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Continuous Integration

Consider the normal pattern with development: Developers work on their part of the system, and then when completed, integrate with the whole system. The longer the time period between integrations, the more conflicts you'll see, and the effort to integrate will increase. In less rigorous engineering environments, developers work for weeks or months and only integrate at delivery time. As you can imagine, results are disastrous with developers scrambling to build the system for the first time! Nightmare stories of all-night build sessions are all too common.

The extreme of delayed integration is continuous integration. Calling integration continuous is perhaps a little misleading, more of an over statement to say that we should integrate as much as possible. The practice of daily builds is simply not good enough to withstand the speed of XP development.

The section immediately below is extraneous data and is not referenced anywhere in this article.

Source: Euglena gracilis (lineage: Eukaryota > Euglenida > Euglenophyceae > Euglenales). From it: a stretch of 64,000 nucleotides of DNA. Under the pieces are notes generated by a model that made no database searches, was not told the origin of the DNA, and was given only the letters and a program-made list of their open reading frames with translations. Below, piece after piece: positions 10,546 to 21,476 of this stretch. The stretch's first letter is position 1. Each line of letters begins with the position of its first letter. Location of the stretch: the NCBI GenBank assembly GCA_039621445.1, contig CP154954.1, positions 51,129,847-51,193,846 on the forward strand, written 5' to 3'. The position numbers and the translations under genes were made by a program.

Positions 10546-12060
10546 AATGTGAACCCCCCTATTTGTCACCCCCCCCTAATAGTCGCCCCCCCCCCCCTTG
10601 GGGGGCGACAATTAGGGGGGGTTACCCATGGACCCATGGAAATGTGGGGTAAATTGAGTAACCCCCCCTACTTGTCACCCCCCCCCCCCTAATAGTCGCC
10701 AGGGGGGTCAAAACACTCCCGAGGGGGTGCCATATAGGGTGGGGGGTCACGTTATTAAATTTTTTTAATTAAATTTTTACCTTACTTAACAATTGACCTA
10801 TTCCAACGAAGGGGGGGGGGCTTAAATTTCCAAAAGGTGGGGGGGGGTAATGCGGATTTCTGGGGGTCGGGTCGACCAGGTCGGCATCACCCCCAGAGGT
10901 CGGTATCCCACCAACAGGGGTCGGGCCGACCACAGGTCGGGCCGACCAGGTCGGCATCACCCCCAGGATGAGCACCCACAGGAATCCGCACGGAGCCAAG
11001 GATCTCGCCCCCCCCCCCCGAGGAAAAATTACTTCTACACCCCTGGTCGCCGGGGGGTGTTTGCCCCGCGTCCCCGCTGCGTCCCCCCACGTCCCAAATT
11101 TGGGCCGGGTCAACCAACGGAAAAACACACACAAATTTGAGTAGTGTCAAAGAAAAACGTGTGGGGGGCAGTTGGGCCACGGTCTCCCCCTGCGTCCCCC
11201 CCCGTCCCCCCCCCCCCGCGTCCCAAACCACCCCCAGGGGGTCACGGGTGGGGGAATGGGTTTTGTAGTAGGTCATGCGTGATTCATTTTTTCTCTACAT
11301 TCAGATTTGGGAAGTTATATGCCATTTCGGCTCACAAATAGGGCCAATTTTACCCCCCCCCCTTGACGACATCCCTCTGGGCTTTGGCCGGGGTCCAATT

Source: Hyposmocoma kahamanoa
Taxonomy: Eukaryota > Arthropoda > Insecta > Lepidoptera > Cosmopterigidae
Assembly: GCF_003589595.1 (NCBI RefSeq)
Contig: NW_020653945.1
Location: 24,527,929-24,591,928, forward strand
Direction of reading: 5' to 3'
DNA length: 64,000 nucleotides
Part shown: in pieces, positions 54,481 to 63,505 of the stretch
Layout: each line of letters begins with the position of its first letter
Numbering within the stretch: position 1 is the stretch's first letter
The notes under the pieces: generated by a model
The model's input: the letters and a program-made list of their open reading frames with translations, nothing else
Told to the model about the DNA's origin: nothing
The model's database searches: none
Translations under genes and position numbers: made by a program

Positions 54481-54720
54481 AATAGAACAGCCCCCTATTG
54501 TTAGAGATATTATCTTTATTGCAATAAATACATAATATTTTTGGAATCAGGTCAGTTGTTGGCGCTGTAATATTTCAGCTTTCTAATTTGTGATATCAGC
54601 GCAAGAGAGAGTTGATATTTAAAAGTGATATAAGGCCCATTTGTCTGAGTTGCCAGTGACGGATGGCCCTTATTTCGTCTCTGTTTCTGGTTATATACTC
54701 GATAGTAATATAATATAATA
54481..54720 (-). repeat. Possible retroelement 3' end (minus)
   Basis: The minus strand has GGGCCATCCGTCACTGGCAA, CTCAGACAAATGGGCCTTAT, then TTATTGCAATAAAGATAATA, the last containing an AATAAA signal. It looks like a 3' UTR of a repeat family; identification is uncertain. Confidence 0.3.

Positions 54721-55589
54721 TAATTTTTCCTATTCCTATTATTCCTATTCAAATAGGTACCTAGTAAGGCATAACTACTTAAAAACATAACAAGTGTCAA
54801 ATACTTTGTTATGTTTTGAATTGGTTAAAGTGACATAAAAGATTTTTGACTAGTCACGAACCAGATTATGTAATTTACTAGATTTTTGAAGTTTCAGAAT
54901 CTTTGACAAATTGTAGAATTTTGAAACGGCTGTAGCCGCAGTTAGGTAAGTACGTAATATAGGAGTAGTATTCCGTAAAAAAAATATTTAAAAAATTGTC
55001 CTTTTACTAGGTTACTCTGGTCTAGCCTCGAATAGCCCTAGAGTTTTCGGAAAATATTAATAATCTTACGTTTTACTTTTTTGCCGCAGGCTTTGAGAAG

How continuous integration works in practice is that developers work on a module, class, or component until complete. Then they integrate (add to the integration machine), run tests, fix problems, and move onto the next task. Development tasks are small, and the smaller the better. This bite-sized development fits our object-oriented environment where developers are working on objects, not complete applications. XP tools such as Ant and Nant enable integration at this speed. We'll cover these in more depth in Hour 16, "Automating Your Software Development."

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